I’ve kept mum about President Obama’s careful choice of words concerning ISIS and the tragedy in the Middle East because I could see legitimate reasons for it.
Tarring all Muslims with the same extremist brush is bad policy for this country for the simple reason that, in the final analysis, if Muslim extremists are ultimately defeated, it will be by other Muslims. We only have two choices in this matter: We can help other Muslims defeat the savages who are trying to destroy civilization in the Middle East, or, we can kill everybody there.
That is not hyperbole. The media is fond of saying, “we can’t kill them all.” But that is not a true statement. The United States of America could kill everything that lives just about anywhere on this planet. A more accurate statement would be “we won’t kill them all.”
Given that we won’t kill them all, the question remains: How do we stop this civilization-destroying plague of terrorist activity? The answer is that we do it by partnering with the civilization-building people from that part of the world to drive these barbarians to the ground.
President Obama, by his careful choice of words, seemed to me to be trying to thread the needle of coalition-building while registering this country’s rejection of the genocidal brutality being waged against civilian populations by Islamic terrorists. That’s why I didn’t join in the chorus of those who were attacking him.
In truth, I was — and still am — rather disgusted with much of the over-the-top criticisms of him in this regard. It seemed to me, and still does, to be more of a partisan bid for votes in the 2016 elections than a genuine concern for either the welfare of people in the Middle East or for America.
There are people who have become a bit unhinged in their hatred of President Obama. No matter what he does, they are against it. No matter what he says, they find fault with it. They’ve made him into a shade of satan and they hate him with an unreasoning, bitter hatred that cancels out any hope of moving this country into good governance.
I object — and have objected strongly — to certain of the president’s policies. But I honestly do not feel either hatred or anger toward him as a person. I want him to succeed, if his success is good for America. I will oppose him when I think his ideas are bad for America.
I especially want him to succeed in his efforts to bring Islamic extremism to the ground. I want to see the bloody reign of ISIS and their satanic barbarism ended permanently. I would like to see the Middle East move out of the Middle Ages and become a prosperous and productive part of the world community. That will never happen so long as the blood feuds and murderous ways of those who have plunged this whole region of the world into an on-going blood-bath continue to hold the public imagination of large sectors of that society.
If President Obama just took off with a full-throated blood lust, denouncing all Muslims, it would end any hope of working with Muslims of good will. It would also push the whole world inexorably toward a kill or be killed stand-off that could indeed lead to nuclear annihilation of large numbers of innocent human beings.
This is a rather long explanation as to why I haven’t jumped on the dump-on-Obama band wagon for his measured verbiage concerning this crisis. It is also an explanation as to why it is with reluctance that I criticize him now. I want him to succeed in bringing ISIS to ground. I do not want more bloodshed than is absolutely necessary to do this. I also want to find a way to live in peace with our Muslim neighbors.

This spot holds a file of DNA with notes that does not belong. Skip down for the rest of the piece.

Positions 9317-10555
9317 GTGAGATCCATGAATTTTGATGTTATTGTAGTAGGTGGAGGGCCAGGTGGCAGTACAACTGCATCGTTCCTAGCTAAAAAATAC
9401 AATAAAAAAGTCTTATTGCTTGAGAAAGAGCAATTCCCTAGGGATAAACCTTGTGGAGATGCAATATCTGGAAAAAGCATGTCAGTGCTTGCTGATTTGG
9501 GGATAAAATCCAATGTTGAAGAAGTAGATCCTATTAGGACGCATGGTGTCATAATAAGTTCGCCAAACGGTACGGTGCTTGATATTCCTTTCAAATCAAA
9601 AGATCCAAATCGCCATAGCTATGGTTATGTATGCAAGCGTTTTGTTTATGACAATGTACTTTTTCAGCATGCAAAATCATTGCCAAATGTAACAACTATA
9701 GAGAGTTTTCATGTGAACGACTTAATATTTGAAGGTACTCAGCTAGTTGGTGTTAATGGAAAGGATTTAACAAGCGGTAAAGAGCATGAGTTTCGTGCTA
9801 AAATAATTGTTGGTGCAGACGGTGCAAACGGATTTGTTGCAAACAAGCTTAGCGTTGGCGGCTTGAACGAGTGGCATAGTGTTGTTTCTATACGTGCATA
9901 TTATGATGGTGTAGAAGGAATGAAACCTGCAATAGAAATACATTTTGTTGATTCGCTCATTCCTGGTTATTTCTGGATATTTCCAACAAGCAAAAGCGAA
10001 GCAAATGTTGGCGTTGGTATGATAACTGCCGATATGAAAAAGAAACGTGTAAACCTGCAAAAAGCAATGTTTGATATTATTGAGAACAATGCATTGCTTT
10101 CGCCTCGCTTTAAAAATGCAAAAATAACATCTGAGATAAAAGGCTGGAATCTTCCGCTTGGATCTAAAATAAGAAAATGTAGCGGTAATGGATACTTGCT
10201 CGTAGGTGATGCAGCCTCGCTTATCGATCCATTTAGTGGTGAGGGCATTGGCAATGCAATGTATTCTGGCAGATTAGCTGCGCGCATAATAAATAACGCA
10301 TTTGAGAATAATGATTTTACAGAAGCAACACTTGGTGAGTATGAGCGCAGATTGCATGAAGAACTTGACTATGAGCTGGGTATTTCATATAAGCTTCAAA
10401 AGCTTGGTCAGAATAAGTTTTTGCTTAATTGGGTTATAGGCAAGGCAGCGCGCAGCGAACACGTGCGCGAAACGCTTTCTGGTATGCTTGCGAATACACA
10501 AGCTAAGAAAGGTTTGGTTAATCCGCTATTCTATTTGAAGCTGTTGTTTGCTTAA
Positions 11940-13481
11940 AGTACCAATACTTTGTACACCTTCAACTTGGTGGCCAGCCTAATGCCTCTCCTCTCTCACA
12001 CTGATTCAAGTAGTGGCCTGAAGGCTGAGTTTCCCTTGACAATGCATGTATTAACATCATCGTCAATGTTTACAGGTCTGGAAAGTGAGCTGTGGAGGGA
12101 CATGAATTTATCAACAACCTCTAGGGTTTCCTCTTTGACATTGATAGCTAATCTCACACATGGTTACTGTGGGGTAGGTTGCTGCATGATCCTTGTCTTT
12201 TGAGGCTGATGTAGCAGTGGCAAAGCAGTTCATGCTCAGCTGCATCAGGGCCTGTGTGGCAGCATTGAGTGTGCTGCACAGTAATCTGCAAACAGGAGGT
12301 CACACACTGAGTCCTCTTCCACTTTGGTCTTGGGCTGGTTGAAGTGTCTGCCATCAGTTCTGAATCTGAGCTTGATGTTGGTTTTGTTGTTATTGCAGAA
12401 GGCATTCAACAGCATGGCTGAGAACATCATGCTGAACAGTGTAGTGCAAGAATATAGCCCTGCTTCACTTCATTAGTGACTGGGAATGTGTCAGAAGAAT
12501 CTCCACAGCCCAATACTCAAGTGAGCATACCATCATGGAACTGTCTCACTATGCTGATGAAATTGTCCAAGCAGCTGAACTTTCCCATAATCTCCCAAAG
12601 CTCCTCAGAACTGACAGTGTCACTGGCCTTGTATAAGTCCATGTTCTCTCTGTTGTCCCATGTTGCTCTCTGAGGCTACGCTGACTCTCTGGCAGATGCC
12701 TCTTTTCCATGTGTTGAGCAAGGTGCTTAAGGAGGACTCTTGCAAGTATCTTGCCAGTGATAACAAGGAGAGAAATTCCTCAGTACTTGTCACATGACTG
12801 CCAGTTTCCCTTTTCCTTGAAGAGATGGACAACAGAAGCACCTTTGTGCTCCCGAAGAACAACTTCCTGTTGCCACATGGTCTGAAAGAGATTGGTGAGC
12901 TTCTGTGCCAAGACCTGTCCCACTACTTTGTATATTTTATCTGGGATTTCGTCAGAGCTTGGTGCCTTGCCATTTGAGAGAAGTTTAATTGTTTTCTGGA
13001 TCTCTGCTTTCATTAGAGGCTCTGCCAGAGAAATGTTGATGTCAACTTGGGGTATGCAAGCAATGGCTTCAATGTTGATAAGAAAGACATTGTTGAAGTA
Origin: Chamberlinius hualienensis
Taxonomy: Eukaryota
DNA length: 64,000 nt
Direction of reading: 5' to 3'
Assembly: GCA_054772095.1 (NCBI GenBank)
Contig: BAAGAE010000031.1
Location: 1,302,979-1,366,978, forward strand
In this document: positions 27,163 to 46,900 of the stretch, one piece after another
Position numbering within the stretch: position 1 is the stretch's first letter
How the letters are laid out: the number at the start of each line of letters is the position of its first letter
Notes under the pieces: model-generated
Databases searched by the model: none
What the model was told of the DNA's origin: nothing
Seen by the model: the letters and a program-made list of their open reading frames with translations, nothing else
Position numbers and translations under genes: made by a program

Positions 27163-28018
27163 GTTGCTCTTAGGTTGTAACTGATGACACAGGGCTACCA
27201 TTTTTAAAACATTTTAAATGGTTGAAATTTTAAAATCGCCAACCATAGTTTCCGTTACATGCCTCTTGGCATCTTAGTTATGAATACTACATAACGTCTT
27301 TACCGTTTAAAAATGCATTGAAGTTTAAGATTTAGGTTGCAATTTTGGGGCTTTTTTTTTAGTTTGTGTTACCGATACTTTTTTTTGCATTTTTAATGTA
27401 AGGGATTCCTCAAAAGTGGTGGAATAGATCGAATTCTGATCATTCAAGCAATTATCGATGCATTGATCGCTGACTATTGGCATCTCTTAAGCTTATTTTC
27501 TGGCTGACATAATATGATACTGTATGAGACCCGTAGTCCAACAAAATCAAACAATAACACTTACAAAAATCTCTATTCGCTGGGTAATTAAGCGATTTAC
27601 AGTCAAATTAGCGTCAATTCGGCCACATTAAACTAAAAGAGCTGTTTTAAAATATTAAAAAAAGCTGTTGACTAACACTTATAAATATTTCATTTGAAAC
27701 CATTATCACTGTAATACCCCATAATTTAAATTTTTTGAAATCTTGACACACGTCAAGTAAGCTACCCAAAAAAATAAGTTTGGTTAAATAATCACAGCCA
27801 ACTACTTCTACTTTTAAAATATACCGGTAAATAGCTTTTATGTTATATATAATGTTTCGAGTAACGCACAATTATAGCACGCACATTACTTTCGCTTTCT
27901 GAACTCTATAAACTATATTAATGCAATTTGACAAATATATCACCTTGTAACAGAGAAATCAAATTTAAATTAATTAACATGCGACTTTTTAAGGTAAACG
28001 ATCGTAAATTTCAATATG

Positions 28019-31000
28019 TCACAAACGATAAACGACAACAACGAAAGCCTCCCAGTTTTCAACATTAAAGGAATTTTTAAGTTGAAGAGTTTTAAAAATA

I do not — most emphatically do not — want to kill them all.
I’ve decided to take the president to task because of an article I read in the Washington Times. If this article is true, his actions seem more motivated by wing-nut political-correctness than what is best for this nation.
According to the article, the White House hosted a terror summit this week. Reformist Muslim groups are said to have been excluded from this gathering. The reason cited by the article is that these groups take positions which run counter to the President’s public position that ISIS is not motivated by Islam.
If this story is true, the president’s summit on terrorism seems to have been operating under the parameters of group think. If Muslims who hold viewpoints that run contrary to the group think of certain intellectual/academic/political circles were excluded from the conversation, then the whole event was a production and not a conversation at all.
What bothers me most about this is that it’s a life and death, bone and blood issue. The president needs input from people who think differently than he does because he is not — nobody is — smart enough to think his way through this on his own. He needs to hear from people who will make him uncomfortable by stretching his thinking outside whatever box he’s got it in.
Willingness to do this is part of his job. An unwillingness to do this can unfit him for his job. In fact, I would say that it already has unfitted him for his job in serious matters such as the HHS Mandate, which has both tarnished and weakened his administration since the day he signed it.
It concerns me in ways that have nothing to do with posturing for the next election that the President of the United States is trying to conduct a war by the tenets of politically-correct shibboleths.
For that reason, I hope this article is more political partisan yapping than actual fact. However, based on a lot of things I know that I cannot talk about, it rings true.